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When Walking Becomes Marching: A Post for Martin Luther King, Jr. Day

On March 12, 1930, when Mohandas Karamchand Gandhi (1869-1948) set out on his 240-mile march to the seaside town of Dandi to protest the British tax on salt, he was joined by 78 followers. As the walk continued and the word spread of his unconventional means of protest, thousands more joined in the nonviolent protest against the injustices of colonialism. By the time he arrived on April 5, Gandhi had attracted the attention of the whole world.

Marches and walks as a form of demonstration were not new, finding precedents in cities in the 19th century. Years before the March on Washington in 1963, civil rights and labor leader A. Philip Randolph and others had proposed a march on Washington in 1941 to protest discrimination in the war industries. The march was called off after President Franklin D. Roosevelt signed legislation pledging fairness. Randolph, Bayard Rustin, and Martin Luther King, Jr. organized the March on Washington for Jobs and Freedom, the historic event of August 28, 1963 when an estimated quarter of a million people took part in the walk from the Washington Monument to the Lincoln Memorial. That walk, in terms of distance, was not long. It was the symbolism that mattered. The 54 miles from Selma to Montgomery in March of 1965 proved to be more physically difficult.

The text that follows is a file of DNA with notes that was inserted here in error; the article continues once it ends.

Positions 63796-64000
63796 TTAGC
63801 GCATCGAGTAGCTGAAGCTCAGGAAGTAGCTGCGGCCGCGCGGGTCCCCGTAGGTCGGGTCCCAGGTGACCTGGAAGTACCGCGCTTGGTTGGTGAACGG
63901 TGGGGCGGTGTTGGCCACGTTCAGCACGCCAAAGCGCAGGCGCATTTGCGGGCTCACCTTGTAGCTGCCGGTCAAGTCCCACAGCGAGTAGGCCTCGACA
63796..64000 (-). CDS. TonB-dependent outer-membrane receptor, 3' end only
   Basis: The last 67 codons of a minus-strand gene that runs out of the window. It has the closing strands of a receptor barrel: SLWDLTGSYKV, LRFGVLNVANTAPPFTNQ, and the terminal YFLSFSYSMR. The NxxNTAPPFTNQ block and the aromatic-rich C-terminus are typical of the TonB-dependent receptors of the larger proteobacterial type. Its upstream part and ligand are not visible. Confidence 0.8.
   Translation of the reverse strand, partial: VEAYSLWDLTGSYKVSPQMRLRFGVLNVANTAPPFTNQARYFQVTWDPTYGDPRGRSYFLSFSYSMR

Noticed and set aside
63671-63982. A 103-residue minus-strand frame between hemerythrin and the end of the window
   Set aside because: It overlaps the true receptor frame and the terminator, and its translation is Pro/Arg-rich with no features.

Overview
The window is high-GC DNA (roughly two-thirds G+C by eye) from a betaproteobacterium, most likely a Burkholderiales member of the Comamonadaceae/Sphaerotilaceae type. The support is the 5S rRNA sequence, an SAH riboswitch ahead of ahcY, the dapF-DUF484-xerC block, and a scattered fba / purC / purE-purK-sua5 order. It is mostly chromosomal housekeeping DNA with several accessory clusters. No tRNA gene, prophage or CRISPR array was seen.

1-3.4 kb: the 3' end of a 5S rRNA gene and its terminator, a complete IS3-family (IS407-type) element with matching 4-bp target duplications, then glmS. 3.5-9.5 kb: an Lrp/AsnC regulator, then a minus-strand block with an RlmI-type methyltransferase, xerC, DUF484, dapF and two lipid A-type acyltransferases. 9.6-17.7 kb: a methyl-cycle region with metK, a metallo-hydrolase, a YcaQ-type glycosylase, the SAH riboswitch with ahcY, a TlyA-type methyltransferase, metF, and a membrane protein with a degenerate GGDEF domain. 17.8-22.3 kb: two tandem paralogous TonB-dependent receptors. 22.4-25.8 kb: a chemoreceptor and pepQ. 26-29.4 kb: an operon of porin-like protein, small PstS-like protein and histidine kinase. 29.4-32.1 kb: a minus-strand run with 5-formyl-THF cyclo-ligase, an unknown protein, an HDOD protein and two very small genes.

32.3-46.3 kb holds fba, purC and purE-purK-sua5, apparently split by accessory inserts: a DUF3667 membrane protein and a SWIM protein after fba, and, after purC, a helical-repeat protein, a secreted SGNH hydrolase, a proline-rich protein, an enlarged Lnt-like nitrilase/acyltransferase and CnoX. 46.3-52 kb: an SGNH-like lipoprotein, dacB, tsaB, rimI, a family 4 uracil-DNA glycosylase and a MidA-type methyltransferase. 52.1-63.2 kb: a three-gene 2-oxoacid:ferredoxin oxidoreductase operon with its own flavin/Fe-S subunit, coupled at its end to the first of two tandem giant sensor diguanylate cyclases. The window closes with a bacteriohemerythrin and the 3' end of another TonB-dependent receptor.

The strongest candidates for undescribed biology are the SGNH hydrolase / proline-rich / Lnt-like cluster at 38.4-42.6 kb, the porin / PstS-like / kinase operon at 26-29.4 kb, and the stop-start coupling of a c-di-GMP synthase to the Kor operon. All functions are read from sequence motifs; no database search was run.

By 1966, challenges to the strategy of nonviolence emerged within the civil rights community. Responding to the calls for more direct confrontations, King articulated the effectiveness of the marches and boycotts. In the 1966 essay, "Nonviolence: The Only Road to Freedom," he writes about the power of marching:

"The power of the nonviolent march is indeed a mystery. It is always surprising that a few hundred Negroes marching can produce such a reaction across the nation. When marches are carefully organized around well-defined issues, they represent the power with Victor Hugo phrased as the most powerful force in the world, "an idea whose time has come." Marching feet announce that time has come for a given idea. When the idea is a sound one, the cause is a just one, and the demonstration a righteous one, change will be forthcoming. "
In other words, walking for justice is much more than a solitary stroll.

Walking for Justice: The Civil Rights Movement in New York City - Resources and Related Links

"Introduction to special issue: "the civil rights movement in New York City" from the Free Library provides an excellent overview of the key ideas and events.

• The city's official website, NYC.gov, features the page Fighting for Justice: New York Voices of the Civil Rights Movement.

• SoulofAmerica.com, a website for Black Cultural Travel, has a page with a summary of the civil rights movement in New York.

• This November 2009 article from the New York Times City Room, "Two Harlem Streets Named for Civil Rights Leaders" describes the New York connections of Randolph and W. E. B. DuBois.

Related posts from the WOTBA archives:
• For Martin Luther King, Jr. Day: The April 15, 1967 Antiwar March from Central Park to the United Nations
• "Walks Singing": The Selma to Montgomery March, March 21-25, 1965
• Walking for Peace in Dag Hammarskjold Plaza
James Weldon Johnson's New York and Four Stops in Central Harlem.

Image: The statue of Gandhi in the southwest corner of Union Square Park was presented to the city by the Gandhi Memorial International Foundation and dedicated October 2, 1986. The bronze sculpture is by Kantilal B. Patel.

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